• Post category:Court Cases

Royal Bank of Canada v. Everest Group Inc., 2018 ONSC 4973

Can a franchisee use franchise law to hold off a lender’s enforcement of its security?

In December 2015, Everest Group Inc. (“Everest”) signed a franchise agreement with Paramount Fine Foods to operate a restaurant at Yorkdale Mall in Toronto, Ontario. To finance the opening of the restaurant and the operation of the franchise, Everest signed loan and security agreements with the Royal Bank of Canada (“RBC”). The president and vice-presidents of Everest (the “Guarantors”) signed guarantees and postponements of claim in respect of the indebtedness owed by Everest to RBC (the “Guarantees”). The Guarantees provided, inter alia, the Guarantors were liable to make payment upon receiving a demand for repayment.

Everest operated the restaurant from September 2016 until October 2017. The franchise was unprofitable. In September 2017, RBC transferred Everest’s accounts to its Special Loans Group due to poor financial performance, and wrote to Everest to request specified financial information by October 11, 2017. On October 10, 2017, Everest exercised its right of rescission under the Arthur Wishart Act (click HERE for a primer on this concept) claiming the franchisor failed to deliver a proper disclosure document. Days after, the franchisor took back the franchise and Everest ceased to operate the restaurant.

Following notice that Everest had surrendered the business operations to the franchisor, RBC wrote to Everest, stating that such actions constituted a default under the lending and security arrangements between RBC and Everest. In addition, RBC made written demand on the Guarantees for payment of Everest’s indebtedness. RBC refused to hold repayment in abeyance pending the resolution of Everest’s claim against the franchisor.

RBC brought a motion for summary judgment of its claim against Everest and the Guarantors. It argued that Everest was in default of the lending agreements and RBC was entitled to judgment for the indebtedness from both Everest and the Guarantors. Everest and the Guarantors argued that since RBC’s action and their third party proceeding against the franchisor arose from the same factual matrix, the most just, expeditious and cost-effective course of action was to adjourn the motion for summary judgment until such time as it could be heard alongside a hearing of the merits of the third party proceeding. Further, the defendants argued that the terms of the loan agreements and Guarantees should be interpreted in light of RBC’s knowledge that it was financing a start-up franchise, which had a two-year right of rescission under the Arthur Wishart Act. Specifically, “cease to carry on business” clauses should not be interpreted so as to penalize the franchisee and prevent it from exercising its statutory rights in the event that it did not receive a proper disclosure document.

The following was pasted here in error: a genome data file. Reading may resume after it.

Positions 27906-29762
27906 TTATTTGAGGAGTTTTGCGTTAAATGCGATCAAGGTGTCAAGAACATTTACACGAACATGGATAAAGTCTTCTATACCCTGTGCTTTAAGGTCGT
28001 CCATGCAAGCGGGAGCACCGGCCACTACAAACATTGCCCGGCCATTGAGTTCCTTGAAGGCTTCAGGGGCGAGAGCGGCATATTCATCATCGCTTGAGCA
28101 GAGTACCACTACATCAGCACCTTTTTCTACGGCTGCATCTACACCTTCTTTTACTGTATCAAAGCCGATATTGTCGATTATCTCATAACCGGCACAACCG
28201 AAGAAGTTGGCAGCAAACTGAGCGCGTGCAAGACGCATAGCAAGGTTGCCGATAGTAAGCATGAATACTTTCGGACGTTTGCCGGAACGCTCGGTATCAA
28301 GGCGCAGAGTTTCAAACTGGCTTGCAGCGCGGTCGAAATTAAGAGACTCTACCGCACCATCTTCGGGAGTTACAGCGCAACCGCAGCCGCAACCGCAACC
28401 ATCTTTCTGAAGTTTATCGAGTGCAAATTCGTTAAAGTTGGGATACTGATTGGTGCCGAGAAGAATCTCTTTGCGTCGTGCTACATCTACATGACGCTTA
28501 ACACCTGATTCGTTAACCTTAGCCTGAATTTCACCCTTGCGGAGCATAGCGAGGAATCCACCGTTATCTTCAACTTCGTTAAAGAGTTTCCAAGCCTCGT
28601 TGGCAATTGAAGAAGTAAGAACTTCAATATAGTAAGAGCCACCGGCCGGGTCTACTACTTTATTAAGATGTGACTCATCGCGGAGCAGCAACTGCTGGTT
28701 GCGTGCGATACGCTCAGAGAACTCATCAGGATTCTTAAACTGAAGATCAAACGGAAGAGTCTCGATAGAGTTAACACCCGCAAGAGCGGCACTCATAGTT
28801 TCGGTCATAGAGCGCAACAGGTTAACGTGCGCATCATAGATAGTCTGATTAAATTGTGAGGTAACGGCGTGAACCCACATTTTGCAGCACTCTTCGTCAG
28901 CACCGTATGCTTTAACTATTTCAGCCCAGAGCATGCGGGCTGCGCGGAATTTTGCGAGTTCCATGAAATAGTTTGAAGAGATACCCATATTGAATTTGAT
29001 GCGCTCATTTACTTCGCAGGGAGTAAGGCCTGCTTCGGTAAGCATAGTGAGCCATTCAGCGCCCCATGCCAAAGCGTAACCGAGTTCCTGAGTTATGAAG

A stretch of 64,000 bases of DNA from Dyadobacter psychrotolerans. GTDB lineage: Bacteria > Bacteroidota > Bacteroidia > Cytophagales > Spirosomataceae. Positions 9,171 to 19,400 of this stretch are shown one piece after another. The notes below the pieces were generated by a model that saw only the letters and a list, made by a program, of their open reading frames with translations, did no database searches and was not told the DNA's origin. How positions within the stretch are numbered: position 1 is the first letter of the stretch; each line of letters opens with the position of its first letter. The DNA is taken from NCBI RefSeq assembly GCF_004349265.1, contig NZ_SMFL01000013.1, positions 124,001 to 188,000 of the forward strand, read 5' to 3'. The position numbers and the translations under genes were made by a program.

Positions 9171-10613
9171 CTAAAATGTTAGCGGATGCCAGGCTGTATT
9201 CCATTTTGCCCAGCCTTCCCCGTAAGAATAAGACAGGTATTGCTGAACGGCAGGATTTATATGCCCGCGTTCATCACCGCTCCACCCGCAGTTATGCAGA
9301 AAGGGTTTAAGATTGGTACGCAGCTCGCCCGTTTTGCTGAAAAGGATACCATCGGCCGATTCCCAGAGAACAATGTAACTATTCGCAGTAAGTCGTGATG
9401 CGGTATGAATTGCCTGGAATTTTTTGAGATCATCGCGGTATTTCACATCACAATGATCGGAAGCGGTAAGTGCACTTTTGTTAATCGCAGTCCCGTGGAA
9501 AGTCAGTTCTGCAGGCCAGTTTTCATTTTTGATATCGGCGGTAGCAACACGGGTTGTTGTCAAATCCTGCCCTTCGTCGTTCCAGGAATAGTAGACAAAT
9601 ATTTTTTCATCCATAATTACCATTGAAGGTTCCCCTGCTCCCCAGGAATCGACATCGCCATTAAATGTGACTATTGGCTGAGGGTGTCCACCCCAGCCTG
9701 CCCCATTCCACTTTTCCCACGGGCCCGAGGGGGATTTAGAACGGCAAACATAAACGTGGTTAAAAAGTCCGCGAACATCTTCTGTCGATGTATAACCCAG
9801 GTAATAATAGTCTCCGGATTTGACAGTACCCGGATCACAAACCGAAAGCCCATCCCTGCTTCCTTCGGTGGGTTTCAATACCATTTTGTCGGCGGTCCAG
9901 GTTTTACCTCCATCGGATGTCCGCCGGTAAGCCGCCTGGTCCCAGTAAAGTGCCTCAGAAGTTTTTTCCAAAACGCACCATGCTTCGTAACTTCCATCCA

The Court granted RBC’s motion for summary judgment. It found that, in the fall of 2017, there were several events of default under the various loan agreements and under the Guarantees. Namely, Everest ceased to carry on business; the cessation of business operations was a material adverse change in operations; Everest did not provide financial information to RBC as it was required to do; and Everest had insufficient funds to make the loan payments to RBC. Thus, the Court concluded that Everest’s loans and Guarantees were in default and RBC was entitled to enforce its loan instruments. While the Court admired the originality of Everest’s argument, there was no basis for reading into the standard terms of the loan instruments a provision that would require RBC to forbear exercising its rights. A borrower cannot expect its lender to forbear enforcing its security in anticipation that the borrower will be successful in exercising its rights under the Arthur Wishart Act.

CounselRachel Moses of Minden Gross LLP for the Plaintiff and Adrienne Boudreau and Daniel Hamson of Sotos LLP for the Defendants